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OCTOBER 2019  


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Oregon law sets the permissible rent increase at 7% plus the western region CPI of 2.9%

Oregon’s Office of Economic Analysis has decreased the permissible rent increase for 2020. State law sets the permissible rent increase at 7% plus the western region CPI. CPI went down from 3.3% to 2.9 %. This makes the allowable statewide rent increase cap 9.9% for 2020.

SALEM, Ore. - The Oregon Department of Administrative Services announced Wednesday the annual maximum rent increase allowed by statute for calendar year 2020, under the terms of a new state law. The DAS Office of Economic Analysis has calculated the maximum percentage as 9.9%.

Following the passage of Senate Bill 608 in the 2019 legislative session, Oregon law requires DAS to calculate and post to its website, by Sept. 30 of each year, the maximum annual rent increase percentage allowed by statute for the following calendar year.

Per statute, OEA calculates this amount as 7% plus the Consumer Price Index for All Urban Consumers, West Region (All Items), as most recently published by the Bureau of Labor Statistics.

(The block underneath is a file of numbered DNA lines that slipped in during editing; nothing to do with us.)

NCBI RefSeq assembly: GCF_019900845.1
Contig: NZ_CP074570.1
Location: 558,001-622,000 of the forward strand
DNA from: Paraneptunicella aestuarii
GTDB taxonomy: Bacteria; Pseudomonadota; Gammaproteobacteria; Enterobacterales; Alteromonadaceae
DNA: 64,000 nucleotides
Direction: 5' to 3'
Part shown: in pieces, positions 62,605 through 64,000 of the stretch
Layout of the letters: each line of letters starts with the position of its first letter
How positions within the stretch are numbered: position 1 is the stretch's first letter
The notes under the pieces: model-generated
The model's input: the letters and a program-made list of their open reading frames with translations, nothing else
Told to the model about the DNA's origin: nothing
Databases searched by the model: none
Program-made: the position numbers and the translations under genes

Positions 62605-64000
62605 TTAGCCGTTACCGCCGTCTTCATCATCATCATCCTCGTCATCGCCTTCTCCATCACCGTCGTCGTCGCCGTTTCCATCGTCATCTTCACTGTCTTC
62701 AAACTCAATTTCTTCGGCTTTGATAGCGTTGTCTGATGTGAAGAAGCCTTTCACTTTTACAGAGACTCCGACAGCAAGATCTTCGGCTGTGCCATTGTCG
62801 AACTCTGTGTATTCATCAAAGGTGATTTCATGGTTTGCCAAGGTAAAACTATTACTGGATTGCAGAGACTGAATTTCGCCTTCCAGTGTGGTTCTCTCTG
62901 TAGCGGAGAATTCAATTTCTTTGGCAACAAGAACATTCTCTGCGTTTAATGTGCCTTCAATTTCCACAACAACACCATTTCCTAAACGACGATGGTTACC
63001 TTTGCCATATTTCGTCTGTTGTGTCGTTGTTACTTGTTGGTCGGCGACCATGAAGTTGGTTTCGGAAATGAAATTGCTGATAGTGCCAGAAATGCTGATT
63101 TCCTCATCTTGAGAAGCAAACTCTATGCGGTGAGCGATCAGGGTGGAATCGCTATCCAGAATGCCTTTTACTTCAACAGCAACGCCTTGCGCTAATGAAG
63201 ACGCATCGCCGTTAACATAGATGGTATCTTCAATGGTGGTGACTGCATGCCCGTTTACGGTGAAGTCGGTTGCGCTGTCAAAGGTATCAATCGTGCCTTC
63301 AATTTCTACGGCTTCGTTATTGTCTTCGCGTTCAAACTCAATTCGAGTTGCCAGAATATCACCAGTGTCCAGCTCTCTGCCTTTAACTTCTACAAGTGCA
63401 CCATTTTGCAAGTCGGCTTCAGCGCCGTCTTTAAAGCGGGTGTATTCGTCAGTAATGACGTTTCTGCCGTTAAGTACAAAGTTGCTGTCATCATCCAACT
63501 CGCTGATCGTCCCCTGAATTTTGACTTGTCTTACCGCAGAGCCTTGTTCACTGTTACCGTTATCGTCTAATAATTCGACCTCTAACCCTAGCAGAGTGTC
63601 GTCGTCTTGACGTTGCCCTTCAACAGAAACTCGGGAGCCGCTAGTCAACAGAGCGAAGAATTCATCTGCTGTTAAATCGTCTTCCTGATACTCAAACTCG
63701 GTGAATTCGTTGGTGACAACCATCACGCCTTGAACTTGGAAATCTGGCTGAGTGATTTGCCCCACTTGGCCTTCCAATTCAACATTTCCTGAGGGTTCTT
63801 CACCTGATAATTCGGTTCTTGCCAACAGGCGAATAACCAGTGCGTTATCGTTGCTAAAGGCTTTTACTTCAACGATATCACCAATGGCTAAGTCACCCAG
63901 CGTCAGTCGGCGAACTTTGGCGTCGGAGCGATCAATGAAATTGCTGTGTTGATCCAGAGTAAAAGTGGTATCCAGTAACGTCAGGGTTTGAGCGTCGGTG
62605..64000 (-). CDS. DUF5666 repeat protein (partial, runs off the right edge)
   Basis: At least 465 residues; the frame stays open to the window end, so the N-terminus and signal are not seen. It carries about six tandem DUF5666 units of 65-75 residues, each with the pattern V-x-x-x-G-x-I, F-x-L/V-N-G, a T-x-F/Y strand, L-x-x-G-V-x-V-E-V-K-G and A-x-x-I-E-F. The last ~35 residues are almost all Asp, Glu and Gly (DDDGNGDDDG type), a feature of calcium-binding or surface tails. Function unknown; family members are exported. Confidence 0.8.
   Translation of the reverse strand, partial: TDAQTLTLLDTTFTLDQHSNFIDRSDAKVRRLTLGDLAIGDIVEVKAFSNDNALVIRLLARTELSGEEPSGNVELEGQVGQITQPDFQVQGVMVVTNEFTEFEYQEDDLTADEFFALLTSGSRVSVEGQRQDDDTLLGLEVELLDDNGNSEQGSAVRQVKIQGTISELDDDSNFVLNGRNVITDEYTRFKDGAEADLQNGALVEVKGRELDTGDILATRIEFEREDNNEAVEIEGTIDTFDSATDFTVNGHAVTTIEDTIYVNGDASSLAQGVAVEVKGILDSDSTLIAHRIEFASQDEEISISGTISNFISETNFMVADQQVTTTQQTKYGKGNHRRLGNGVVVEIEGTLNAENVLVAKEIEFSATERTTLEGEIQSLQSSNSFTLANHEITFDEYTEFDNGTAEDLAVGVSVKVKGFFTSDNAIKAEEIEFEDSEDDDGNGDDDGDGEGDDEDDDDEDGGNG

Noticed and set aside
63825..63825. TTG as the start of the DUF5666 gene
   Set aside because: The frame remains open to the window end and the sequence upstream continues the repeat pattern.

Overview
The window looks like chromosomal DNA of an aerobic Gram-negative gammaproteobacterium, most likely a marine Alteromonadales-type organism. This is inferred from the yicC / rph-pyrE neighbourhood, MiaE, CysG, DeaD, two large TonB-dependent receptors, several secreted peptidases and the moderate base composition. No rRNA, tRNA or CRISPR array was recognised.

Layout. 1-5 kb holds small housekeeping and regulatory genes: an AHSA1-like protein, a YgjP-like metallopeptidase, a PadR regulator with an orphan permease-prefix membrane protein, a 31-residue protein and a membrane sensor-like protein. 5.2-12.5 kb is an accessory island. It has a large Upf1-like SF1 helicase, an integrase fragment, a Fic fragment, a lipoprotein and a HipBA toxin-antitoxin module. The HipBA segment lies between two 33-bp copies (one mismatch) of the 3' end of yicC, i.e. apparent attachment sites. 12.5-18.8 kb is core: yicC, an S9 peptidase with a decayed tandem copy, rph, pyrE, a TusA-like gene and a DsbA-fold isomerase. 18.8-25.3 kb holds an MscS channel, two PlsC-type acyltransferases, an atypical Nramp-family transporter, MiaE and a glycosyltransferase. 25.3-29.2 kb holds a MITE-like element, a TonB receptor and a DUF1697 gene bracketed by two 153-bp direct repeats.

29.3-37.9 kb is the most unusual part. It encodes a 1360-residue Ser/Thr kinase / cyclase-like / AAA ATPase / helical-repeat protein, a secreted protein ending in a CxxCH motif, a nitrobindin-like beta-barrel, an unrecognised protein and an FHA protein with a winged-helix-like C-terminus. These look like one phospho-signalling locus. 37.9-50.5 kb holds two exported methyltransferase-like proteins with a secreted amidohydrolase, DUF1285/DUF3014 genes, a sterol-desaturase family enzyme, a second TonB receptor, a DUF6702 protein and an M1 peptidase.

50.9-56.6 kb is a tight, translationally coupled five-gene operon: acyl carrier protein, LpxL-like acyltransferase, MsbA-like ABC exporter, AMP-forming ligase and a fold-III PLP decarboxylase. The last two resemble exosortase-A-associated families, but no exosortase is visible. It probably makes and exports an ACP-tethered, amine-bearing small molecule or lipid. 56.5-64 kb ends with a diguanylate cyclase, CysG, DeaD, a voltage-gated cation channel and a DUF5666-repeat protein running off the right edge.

The allowable rent increase percentage for the 2020 calendar year is 9.9%. DAS will calculate and post the percentage for the 2021 calendar year by Sept. 30, 2020.

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Have You Heard?

Go to the Forms Store and check it out

ORHA Forms Store

Oregon Rental Housing Association is now offering the “Application to Rent, Form 1” free to all members.

You will be allowed to print and download the blank form and instructions, by clicking the following links:

*You can also still buy and complete the fill-in Application Form 1, by adding it to your cart.





Max Security Deposit Amount: No state law. Landlords may not impose or increase a deposit within the first year of a tenancy unless both landlord and tenant agree to modify the rental agreement to allow for a pet or other cause. (Or. Rev. Stat. § 90.300(5a))